Tag Archives: Variety Selection

Improving Your Soybean Variety Selection Decisions – What maturity is best?

Variety selection continues to be one of the most important decisions that we can make.  It is also one of the first steps to take that insure success.  It’s a hard choice because there are so many varieties available.  Still, this choice is one that will affect your profitability throughout the year.

Soybean yields in our variety tests have increased by an average of 0.4 bushels per year over the last 30 years.  Some of this increase is due to better varieties, some is due to better management.  In those tests, the highest and lowest yielding varieties varied by 20% or more (8-10 bushels).  It is therefore clear that making the wrong choice will seriously impact next year’s soybean crop.  Unfortunately, environment (rainfall, temperature, soil type, field, etc.) affects yield variation more than variety – there is always lots of year-to-year and site-to-site variation.  Still, each variety has specific strengths and weaknesses that make it more or less suited for any given situation.

Putting the Right Variety in the Right Field

With all this variation, it is very important that you place the right variety in the right field.  This will be influenced by 1) planting full-season or double-crop; 2) maturity; 3)herbicide tolerance; 4) disease and/or nematode tolerance; and finally 5) yield potential.  There are also a number of other factors that differentiate varieties such  as shattering and lodging susceptibility, height, branching ability (thin vs. bushy), seed size, seeds/pod, protein and oil content, other specific traits, etc.), but these will rarely affect your bottom line.   Although all of the top five things I listed are important, yield potential is clearly what is of most interest.  However, if you do not pay attention to numbers 1 through 4 first, your yield potential can be low.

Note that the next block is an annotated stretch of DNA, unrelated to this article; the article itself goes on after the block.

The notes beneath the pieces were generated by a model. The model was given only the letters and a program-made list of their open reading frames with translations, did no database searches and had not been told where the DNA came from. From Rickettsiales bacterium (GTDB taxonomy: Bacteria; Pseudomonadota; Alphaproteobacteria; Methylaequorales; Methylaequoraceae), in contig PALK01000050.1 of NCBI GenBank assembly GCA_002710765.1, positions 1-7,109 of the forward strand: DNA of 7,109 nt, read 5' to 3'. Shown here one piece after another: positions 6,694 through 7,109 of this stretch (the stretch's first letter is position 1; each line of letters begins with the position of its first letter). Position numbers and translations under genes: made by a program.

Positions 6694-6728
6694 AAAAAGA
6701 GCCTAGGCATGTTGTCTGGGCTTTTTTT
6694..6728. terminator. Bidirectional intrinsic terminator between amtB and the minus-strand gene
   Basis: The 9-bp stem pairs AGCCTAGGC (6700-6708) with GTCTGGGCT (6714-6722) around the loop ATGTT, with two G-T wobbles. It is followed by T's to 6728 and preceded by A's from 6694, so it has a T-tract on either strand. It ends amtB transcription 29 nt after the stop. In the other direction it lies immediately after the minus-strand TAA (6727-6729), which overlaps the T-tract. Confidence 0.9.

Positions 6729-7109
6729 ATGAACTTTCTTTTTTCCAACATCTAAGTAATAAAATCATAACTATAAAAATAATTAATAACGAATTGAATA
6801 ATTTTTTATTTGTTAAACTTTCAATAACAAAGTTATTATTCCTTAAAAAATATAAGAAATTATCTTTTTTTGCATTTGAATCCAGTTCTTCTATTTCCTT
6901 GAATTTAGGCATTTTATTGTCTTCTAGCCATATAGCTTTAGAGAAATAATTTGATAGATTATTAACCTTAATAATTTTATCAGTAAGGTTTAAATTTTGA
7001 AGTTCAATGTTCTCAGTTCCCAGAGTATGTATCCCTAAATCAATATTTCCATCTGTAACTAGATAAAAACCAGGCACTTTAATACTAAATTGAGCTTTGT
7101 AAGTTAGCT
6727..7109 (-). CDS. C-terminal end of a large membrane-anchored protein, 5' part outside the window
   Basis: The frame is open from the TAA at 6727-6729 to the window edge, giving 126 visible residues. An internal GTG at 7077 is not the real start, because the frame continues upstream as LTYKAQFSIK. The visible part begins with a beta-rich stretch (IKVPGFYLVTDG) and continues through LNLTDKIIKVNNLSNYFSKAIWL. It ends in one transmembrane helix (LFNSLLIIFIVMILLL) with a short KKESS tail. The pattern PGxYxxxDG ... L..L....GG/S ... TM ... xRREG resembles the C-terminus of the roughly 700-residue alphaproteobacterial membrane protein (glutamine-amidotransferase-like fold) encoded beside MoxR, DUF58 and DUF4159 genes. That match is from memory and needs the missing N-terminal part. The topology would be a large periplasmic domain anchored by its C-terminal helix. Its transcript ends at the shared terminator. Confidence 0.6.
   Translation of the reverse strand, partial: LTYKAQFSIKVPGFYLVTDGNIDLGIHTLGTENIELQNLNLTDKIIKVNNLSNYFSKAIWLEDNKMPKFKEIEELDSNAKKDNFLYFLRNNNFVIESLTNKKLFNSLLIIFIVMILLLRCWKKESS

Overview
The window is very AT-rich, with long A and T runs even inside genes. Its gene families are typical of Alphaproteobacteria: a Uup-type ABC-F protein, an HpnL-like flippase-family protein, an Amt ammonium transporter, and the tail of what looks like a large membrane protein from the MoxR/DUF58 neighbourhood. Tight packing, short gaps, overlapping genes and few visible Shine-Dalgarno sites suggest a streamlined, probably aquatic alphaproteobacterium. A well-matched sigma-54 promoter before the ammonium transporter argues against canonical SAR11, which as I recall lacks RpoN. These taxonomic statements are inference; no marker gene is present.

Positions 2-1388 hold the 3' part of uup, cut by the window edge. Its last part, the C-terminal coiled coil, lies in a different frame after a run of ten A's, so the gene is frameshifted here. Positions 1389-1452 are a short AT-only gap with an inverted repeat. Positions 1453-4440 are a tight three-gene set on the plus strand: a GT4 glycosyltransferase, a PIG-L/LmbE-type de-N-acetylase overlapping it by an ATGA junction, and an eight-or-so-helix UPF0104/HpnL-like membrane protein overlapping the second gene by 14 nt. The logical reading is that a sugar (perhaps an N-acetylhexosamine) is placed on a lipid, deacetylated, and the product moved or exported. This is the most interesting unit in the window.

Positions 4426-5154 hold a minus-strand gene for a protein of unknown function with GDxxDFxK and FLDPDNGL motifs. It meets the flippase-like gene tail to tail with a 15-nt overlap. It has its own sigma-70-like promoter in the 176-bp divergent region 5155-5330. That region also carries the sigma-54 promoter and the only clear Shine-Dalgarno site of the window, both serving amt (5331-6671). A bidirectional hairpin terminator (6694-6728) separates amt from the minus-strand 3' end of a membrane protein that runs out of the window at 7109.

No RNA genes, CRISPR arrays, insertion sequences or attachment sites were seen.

To cover all of the things that make variety selection important would take more words than this blog will allow, so we will first focus on the choosing the right maturity.

Relative Maturity Choice: Spreading Out Environmental Risk

First, I should say something about early planting of an early-maturing variety.  I define this as planting in April or early May a variety that is about one full maturity group earlier than the maturity that is most adapted, based on historical data, for your area.  First, early-planted early-maturing varieties will always have a greater risk of poor quality seed.  The seed of these varieties are maturing during September and early October, when the weather is relatively warmer.  Warm and wet weather are perfect conditions for seed decay.  2018 has been one of the worse years for this, primarily due to excessive rainfall and much warmer September temperatures.  To the right is an example of a maturity group (MG) 3 soybean planted in April in Madison County (MG 4 is the most adapted maturity for this area).  Clearly, you don’t want to end up with this.  While early maturing varieties have their advantages, their associated risks should keep the percentage of acres planted to a minimum.

On the other hand, do not keeping all varieties in a tight maturity range.  The performance of varieties within a certain maturity range will almost always depend the environment that they experience during pod and seed fill.  If conditions are good (adequate rainfall, moderate temperatures, good soils) during that time, yields will be high.  Unfortunately, the weather cannot be predicted in our humid southeastern U.S. environment.  While late-July and early-August are generally our hottest and driest times of the year, we have just as good of a chance of going through a hot and dry period in June as well as July as well as August, and sometimes in September.          Still, on average, certain relative maturity ranges yield more than others in the south central part of Virginia.  Below are the average yield balance (no. of bushels/acre greater or less than average) of a range of soybean maturities tested in our full-season variety tests over the last 10 years, separated by location.

I’ll use our Southern Piedmont location (Blackstone) as an example of a location that shows the greatest yield gap between the earliest and latest varieties (nearly 15 bushels!).  This is likely due that area typically experiencing the more stress (hot and dry) from late July through August than other regions.

Similar but on the opposite end of the spectrum, MG 3 and 4 varieties work best at the Northern Piedmont (Orange) location.  Maturity group 5 varieties generally not as adapted in that northerly environment.

The northern and southern Coastal Plain sites (Warsaw and Suffolk) behave similarly to Blackstone – MG 5 outperform MG 4 varieties; but the yield gap between relative maturities is not as wide.